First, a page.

In general, kinematics is the study of motion without any mention of the forces causing it. When any object moves, the parameters attached to it are its position, velocity and acceleration. Velocity and acceleration are derivatives of the position. Sometimes even higher derivatives of position are required to be calculated for the study of jerkiness and other irregularities in the motion.
The structure of a manipulator is like a kinematic chain with the end-effector at the free end. It has rigid links connected by joints such that there can be relative motion. The joints can be rotary or revolute and sliding or prismatic. At the rotary joints the motion is angular and measured in terms of joint angles. At the prismatic joint there is translational motion and is specified in units of length. The angle and length between links is measure by the position sensors attached to the joints.
Forward Kinematics of Manipulators
For a particular set of values of joint angles and distance between the links the end-effector will be at a particular position in space. The forward kinematic analysis is to find the position and orientation of the end-effector of the manipulator with respect to the base frame for the given set of joint parameters.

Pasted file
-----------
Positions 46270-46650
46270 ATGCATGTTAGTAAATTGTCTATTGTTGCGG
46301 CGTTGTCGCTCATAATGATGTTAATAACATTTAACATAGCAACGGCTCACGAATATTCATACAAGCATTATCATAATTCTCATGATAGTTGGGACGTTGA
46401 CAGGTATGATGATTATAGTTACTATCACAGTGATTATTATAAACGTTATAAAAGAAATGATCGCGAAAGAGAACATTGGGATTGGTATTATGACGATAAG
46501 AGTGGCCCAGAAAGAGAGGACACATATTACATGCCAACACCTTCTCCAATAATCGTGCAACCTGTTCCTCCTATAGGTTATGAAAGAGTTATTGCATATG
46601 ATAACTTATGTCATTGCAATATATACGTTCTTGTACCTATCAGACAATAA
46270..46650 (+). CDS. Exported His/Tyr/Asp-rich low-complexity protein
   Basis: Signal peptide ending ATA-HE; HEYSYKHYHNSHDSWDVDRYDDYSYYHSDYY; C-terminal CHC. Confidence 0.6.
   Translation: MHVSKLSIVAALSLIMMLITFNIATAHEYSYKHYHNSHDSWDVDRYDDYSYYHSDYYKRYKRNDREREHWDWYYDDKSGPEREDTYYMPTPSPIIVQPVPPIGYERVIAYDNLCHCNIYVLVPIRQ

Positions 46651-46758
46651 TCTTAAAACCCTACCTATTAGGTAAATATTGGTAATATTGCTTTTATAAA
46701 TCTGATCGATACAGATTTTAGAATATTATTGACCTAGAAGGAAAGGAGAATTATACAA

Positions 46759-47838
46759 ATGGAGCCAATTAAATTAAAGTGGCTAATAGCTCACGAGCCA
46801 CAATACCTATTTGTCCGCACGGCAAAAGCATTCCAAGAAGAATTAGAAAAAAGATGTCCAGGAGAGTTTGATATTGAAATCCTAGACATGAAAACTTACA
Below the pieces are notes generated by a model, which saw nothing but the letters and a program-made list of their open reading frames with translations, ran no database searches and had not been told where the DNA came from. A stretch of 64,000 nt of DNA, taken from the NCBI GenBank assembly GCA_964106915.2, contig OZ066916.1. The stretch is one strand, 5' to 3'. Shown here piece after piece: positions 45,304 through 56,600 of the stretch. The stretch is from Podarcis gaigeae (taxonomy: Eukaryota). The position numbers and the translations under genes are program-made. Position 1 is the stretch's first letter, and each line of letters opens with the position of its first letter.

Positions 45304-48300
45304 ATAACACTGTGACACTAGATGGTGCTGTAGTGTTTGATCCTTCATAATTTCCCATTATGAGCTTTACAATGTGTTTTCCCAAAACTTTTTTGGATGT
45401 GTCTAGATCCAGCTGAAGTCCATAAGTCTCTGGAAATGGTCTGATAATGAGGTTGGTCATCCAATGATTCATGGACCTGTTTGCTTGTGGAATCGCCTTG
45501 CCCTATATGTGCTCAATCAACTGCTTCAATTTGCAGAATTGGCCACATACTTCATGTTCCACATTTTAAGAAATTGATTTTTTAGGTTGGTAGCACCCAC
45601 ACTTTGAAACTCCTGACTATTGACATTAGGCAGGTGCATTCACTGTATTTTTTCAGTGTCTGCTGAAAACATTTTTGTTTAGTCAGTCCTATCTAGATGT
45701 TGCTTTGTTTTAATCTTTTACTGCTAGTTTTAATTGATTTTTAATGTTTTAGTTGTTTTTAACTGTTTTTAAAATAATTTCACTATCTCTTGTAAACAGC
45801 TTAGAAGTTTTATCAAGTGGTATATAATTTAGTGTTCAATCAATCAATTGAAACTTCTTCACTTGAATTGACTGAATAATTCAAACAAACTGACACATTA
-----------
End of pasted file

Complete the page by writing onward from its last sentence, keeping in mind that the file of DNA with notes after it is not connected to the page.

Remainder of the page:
For describing the position and orientation of the links, we attach coordinate frames to each of them and then the position and orientation of these frames are used for specifying the links. This scheme is known as the “joint space description.” The other form for describing position and orientation can be by directly specifying them with reference to base frame. This representation is called the Cartesian description.
Forward kinematics is like defining the position of manipulator links in a base frame. This is done by sequential transformation of the reference frames attached to the links.
Inverse Kinematics of Manipulators
We are provided with the position and orientation of the end-effector of the manipulator, and the exercise is to find the values of joint angles and displacements with which the specified position and orientation of the end-effector can be attained. There can be one or more such set of values and even no such set of parameters for which the specified position and orientation of the end-effector can be attained.
The equations formulated for solving the inverse kinematic problem are nonlinear and it’s very difficult to obtain closed form solutions for that. There may be multiple solutions to the problem, and maybe any solution doesn’t exist at all.
The solutions of the inverse kinematic problem for manipulators are helpful to define the workspace of manipulators. If solutions exist for a point then it is in the workspace of the manipulator, and if no solution exists then the point is not in the workspace.
This post is part of the series: Mechanics of Robotic Manipulators
- Position and Orientation of the Objects in Robotic Automation
- The Kinematics of Manipulators – Forward and Inverse
- Kinematics of Manipulators: Velocity Analysis
- Dynamics of Manipulators